Photo of a tenant protest in Adams Morgan in 1978.
Photo of a tenant protest in Adams Morgan in 1978. Credit: Nancy Shia

On the neighborhood-based social media site, a debate is raging among Southwest D.C. residents. An increasingly dense development in an area formerly known as “The Little Quadrant That Could”—at 4th and M streets SW—has residents riled up over the prospect of even more residential development.But a new exhibition at the Smithsonian’s Anacostia Community Museum called A Right to The City, which looks back over decades of activism and development in six neighborhoods in the District, shows that this is far from the first time Southwest has been targeted by developers.

Curator Samir Meghelli says the battle in this once predominantly African-American and partly Jewish neighborhood began with the federal policy of urban renewal back in the late 1940s and early ’50s. Many of the stories in this exhibition are about people of color, and their victories and defeats against those who tried to turn their neighborhoods into havens for the haves versus refuges for the have-nots.

“Washington, D.C., being the seat of national power, was ground zero for urban renewal policy, and one of the first neighborhoods to be targeted was Southwest, D.C.,” Meghelli explains, pointing at a 1949 photo of the 700 block of 4th Street SW between G and H streets. It shows an independent neighborhood with its own commercial market and theaters, ensconced in an area with churches and a synagogue. But the federal government looked at the area and saw “blight.”

“It was seen as a perfect prime opportunity to try this experiment of urban renewal, which at the time was really a policy of large scale demolition and … slum clearance,” Meghelli says.

Some business owners fought back against the demolition, which eventually displaced more than 23,000 people and 1,800 businesses. But armed with the landmark eminent domain 1954 U.S. Supreme Court Case, Berman v. Parker, the neighborhood was decimated. Some public housing was built, but the majority of the construction was high-rise, market-rate apartments. Many Southwest residents moved to Anacostia, which is currently in the midst of its own urban renewal.

As the exhibition shows, other District neighborhoods, such as Shaw, looked at Southwest and prepared for battle. An organization called the Model Inner City Community Organization (MICCO) worked for the community to have input into the planning process for urban renewal that would preserve their homes and the historic Black Broadway. A Right to the City chronicles some victories, including the 1969 construction of the Lincoln Westmoreland apartments at the corner of 7th and S streets NW, the first building to rise in the area after the 1968 riots following the assassination of Dr. Martin Luther King Jr. But Dominic Moulden, a resource organizer for the advocacy group ONE DC, says fair and affordable housing in the District, as well as neighborhoods of color, are still under attack in 2018.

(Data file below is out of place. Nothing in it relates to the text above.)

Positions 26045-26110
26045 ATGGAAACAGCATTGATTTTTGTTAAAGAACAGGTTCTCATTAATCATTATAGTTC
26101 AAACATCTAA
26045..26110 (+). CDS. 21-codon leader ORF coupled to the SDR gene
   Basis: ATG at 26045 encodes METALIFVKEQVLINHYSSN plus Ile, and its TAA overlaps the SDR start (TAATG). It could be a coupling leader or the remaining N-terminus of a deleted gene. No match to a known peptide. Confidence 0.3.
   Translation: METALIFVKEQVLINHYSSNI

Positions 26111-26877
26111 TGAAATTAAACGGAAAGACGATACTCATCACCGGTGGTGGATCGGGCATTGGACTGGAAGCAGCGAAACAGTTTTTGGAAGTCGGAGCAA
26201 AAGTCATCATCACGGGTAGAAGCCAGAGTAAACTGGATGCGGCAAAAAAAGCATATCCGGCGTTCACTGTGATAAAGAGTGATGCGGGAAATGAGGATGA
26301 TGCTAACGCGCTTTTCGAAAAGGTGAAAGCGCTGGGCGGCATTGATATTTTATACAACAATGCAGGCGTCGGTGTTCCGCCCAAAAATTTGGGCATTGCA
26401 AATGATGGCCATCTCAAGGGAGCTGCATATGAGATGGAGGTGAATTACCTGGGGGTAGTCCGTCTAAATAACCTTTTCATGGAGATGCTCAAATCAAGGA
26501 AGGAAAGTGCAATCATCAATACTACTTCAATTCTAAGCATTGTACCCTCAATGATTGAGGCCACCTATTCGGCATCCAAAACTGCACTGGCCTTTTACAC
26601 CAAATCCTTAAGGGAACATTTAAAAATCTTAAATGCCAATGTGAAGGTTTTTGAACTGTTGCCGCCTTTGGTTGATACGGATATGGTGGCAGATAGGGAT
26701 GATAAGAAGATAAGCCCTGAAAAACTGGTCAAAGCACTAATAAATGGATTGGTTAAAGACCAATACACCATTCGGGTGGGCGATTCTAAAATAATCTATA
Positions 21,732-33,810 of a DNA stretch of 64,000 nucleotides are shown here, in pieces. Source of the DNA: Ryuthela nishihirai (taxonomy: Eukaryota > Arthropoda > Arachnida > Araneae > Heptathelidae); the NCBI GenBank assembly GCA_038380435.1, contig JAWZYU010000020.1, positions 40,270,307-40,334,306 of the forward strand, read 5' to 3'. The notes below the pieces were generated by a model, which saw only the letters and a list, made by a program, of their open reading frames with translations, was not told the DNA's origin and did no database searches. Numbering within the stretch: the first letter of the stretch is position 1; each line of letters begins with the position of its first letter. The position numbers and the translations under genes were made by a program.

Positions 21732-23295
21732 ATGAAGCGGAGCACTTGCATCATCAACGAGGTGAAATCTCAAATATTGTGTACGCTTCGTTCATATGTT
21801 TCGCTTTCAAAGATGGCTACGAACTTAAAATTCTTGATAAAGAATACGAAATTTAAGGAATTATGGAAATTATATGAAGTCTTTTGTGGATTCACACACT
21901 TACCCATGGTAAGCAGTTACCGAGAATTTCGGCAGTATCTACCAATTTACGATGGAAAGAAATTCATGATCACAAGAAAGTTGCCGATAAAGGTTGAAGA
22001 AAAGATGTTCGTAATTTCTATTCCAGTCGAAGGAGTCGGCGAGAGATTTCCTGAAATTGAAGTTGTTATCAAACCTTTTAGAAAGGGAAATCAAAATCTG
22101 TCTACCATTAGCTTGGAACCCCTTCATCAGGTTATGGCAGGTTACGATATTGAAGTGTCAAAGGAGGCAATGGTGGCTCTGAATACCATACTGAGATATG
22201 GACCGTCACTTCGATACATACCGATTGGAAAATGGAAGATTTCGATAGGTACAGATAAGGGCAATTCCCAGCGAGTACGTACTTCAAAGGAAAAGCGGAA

“Absolutely under siege,” declares Moulden, who is featured in a video in the exhibition about Shaw. “Our government doesn’t have a commitment to the human rights of the working class blacks in D.C. It has no understanding about what the right to the city is all about.”

In the 1960s, residents of the quiet, tree-lined Brookland neighborhood  absolutely understood what a right to the city meant. Meghelli explains how an interracial group of residents won their fight against the North Central Freeway, which would have required the demolition of hundreds of homes in Brookland and Takoma Park. The exhibition features pictures and artwork on display, some of which was used to galvanize residents against the project.

“The fact of the matter is that urban renewal disproportionately affected African-Americans. But in each of these neighborhoods, communities came together around their shared interests, which were a need to have an effective way to shape the change that was happening in their neighborhoods,” Meghelli says.One of the reasons Meghelli thinks this exhibition is so important is that it celebrates histories of neighborhood organizing and activism that transformed the District in ways that many have overlooked. He also thinks it explores a subject—urban renewal—that remains very much on the minds of residents currently dealing with rapid gentrification in neighborhoods around the city. There are lessons to be learned, not only for other U.S. cities including Chicago, Atlanta, and Brooklyn, New York, but globally in places like London and Brazil.

“My hope is when people are walking through the exhibition, they get the sense of the real damage and destruction that was meted out by local and federal governments,” Meghelli muses. “It is a continuing struggle for neighborhoods and residents to shape and reshape their neighborhoods in ways that serve their interests and that is never going to be resolved.”

At the Smithsonian’s Anacostia Community Museum to April 20, 2020. 1901 Fort Place SE. Free. (202) 633-4820.